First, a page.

• Portrait of Elizur Wright. Elizur Wright: The Father of Life Insurance. Chicago: The University of Chicago Press [c1937]. Baker Old Class Collection, Baker Library Historical Collections.
  • Madame Rejane at the Hyde Ball, 1905. Museum of the City of New York, The Byron Collection.
  • Equitable Life Insurance Society advertisement, Harper's Weekly, September 1902. Courtesy of the Harvard College Library.

1907: The Banker's Panic

The turn of the twentieth century was a time of extraordinary financial innovation, much of it unregulated and poorly understood. Among other developments, the securities market saw the emergence of a vital source of investment capital: life insurance companies. The papers of Elizur Wright, held by Baker Library Historical Collections, reveal some enduring dynamics of the insurance industry’s history. Wright’s actuarial tables of the 1850s, the first based on American mortality data, represented a step forward in risk-management mechanisms, and his efforts to reform the industry anticipated later debates over a firm’s responsibilities to small and vulnerable policyholders.

By 1900, there was $20 billion of life insurance in force in the United States. Consequently, the executives responsible for investing these funds became major players on the stock market. In 1905, a lavish costume ball thrown by James Hyde, vice president of the Equitable Life Assurance Society, provoked rumors that he and other executives were profiting at policyholders’ expense. The ensuing scandal revealed that the Equitable’s executives regularly blurred the line between personal and company investments. A Price, Waterhouse audit in 1906 concluded that “Officers and Directors of the Society have been interested in Syndicates in which the Society has participated or from which it has purchased securities,” and that some of these managers made profits that were not repaid to the firm.10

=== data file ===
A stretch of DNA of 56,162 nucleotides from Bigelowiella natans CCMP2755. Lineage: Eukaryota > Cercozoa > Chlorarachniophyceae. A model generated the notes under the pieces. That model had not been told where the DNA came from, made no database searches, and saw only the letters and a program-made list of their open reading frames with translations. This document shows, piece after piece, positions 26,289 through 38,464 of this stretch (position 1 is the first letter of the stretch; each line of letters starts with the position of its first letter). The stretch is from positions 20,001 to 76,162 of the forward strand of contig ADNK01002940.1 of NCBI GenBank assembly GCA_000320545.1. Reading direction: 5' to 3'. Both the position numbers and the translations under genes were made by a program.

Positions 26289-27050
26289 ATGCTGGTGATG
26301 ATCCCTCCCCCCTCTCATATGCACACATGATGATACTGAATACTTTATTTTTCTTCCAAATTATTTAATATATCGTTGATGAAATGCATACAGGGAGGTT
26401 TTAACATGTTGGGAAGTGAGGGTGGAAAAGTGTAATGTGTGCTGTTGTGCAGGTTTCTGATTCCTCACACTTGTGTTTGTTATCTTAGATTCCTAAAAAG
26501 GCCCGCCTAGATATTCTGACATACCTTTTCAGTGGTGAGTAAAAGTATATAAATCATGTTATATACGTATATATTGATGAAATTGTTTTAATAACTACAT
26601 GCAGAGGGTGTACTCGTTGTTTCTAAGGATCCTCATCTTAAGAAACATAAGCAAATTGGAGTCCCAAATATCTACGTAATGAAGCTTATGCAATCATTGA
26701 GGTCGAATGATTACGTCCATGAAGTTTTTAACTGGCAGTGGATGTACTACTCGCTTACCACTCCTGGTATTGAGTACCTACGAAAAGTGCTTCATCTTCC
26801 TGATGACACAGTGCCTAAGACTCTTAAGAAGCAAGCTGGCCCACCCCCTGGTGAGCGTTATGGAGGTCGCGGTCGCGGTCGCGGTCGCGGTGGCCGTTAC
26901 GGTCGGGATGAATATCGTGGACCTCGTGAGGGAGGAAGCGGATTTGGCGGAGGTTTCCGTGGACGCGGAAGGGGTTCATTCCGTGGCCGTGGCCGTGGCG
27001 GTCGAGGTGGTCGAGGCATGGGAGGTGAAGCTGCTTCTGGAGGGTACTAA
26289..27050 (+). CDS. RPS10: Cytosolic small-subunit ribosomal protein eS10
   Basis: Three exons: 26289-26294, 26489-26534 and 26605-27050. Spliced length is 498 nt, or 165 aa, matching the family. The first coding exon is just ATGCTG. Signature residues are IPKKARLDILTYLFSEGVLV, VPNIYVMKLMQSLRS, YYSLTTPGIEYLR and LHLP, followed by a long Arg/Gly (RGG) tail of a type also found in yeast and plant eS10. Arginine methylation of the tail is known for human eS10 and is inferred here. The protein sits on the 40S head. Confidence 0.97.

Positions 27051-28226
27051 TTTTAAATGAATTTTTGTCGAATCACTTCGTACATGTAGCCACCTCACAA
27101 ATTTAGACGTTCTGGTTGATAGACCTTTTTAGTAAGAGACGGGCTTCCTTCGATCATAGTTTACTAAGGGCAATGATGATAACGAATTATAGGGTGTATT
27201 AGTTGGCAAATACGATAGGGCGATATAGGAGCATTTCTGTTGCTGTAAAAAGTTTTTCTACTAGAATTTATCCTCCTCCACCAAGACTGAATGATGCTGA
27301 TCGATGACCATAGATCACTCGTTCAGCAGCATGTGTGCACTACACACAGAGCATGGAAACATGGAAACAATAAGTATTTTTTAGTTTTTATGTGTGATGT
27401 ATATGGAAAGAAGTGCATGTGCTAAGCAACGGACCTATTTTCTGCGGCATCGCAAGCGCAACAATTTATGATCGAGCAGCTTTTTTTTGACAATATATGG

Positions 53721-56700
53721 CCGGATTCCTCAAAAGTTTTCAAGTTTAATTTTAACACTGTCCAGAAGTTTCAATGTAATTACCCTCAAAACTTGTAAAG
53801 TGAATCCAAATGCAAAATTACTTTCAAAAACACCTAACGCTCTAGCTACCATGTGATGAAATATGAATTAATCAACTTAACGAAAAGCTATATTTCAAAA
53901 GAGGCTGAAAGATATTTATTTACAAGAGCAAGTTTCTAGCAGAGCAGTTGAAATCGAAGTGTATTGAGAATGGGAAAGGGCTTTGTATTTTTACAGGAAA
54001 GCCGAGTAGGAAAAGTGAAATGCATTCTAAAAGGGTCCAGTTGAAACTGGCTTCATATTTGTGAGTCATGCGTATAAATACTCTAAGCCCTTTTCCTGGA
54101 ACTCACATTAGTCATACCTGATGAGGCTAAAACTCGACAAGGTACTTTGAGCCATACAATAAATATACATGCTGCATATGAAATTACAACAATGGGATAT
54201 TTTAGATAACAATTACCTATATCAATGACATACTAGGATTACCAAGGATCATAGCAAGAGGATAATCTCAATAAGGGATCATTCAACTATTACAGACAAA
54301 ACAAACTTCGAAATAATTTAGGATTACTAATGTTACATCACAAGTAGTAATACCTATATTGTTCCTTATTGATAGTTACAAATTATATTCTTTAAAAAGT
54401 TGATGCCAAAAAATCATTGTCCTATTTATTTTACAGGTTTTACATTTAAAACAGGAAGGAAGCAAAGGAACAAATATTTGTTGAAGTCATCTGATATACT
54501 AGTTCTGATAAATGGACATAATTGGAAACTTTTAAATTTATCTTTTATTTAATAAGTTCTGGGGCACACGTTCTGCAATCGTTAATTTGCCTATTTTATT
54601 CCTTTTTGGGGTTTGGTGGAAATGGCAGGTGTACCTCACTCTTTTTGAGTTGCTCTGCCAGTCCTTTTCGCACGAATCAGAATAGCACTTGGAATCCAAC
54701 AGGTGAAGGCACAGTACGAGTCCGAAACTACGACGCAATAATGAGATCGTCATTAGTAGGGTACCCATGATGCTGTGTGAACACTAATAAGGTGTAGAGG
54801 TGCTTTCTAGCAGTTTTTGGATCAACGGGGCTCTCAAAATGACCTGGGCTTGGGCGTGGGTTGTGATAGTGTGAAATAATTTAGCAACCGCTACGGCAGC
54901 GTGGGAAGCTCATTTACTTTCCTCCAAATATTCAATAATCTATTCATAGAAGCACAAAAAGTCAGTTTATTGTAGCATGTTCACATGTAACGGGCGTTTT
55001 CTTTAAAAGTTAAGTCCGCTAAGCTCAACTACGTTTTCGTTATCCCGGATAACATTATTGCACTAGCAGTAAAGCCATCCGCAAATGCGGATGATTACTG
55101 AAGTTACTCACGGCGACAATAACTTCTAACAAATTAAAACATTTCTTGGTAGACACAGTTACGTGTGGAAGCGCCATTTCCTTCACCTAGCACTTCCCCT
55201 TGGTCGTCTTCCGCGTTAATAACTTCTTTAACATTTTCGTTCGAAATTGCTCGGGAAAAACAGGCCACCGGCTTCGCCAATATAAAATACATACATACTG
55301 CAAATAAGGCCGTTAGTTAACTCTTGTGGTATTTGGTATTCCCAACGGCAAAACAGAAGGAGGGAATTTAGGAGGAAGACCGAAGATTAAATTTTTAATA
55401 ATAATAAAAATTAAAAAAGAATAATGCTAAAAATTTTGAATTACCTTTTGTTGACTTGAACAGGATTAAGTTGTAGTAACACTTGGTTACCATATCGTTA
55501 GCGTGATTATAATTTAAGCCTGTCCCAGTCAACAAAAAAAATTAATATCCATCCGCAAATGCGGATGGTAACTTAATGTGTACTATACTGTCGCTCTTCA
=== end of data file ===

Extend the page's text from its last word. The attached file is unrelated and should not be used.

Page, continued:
• Price, Waterhouse & Co. Report on the Investigation of the Equitable Life Assurance Society of the United States, January 30, 1906. Equitable Life Assurance Society of the United States Records, 1870-1919, Baker Library Historical Collections.
  • Life Insurance [A Rejected Address]. The Necessity of Reform in Life Insurance. Elizur Wright Collection, Baker Library Historical Collections.

The contrast between the advertised aims of life insurance—provision for widows and orphans—and the high-living directors who speculated with their policyholders’ hard-earned money became a popular target for muckraking journalists and populist politicians, culminating in governmental investigation and prohibition of popular forms of life insurance. According to contemporaries, the investigation and reform of the life insurance industry in 1905–1906 had chilling effects on the stock market, eventually contributing to the Panic of 1907.11

Another financial innovation of the period was the trust company. Trusts performed many of the same functions as traditional banks, but enjoyed greater freedom and were thus able to offer higher rates of return.12 When the stock market tumbled in October 1907 and set off a series of bank runs, many overextended trust companies found themselves in serious trouble. The failure of New York’s Knickerbocker Trust and the suicide of its president, Charles T. Barney, became the best-known tragedies of the crisis.13

  1. Price, Waterhouse & Co., Report on the Investigation of the Equitable Life Assurance Society of the United States, January 30, 1906, vol. 1 (Hyde Collection, Baker Library Historical Collections, Harvard Business School), p. 6.
  2. Henry Clews, Fifty Years in Wall Street (New York: Irving Publishing Co., 1908), p. 799.
  3. Jon Moen and Ellen Tallman, “The Bank Panic of 1907: The Role of Trust Companies,” Journal of Economic History 52, no. 3 (1992), 611–630; Larry Neal, “Trust Companies and Financial Innovation, 1897–1914,” Business History Review 45, no. 1 (1971), 35–51.
  4. Robert F. Bruner and Sean D. Carr, The Panic of 1907: Lessons Learned from the Market’s Perfect Storm (New York: John Wiley & Sons, 2007), pp. ix–xiii, 65–70.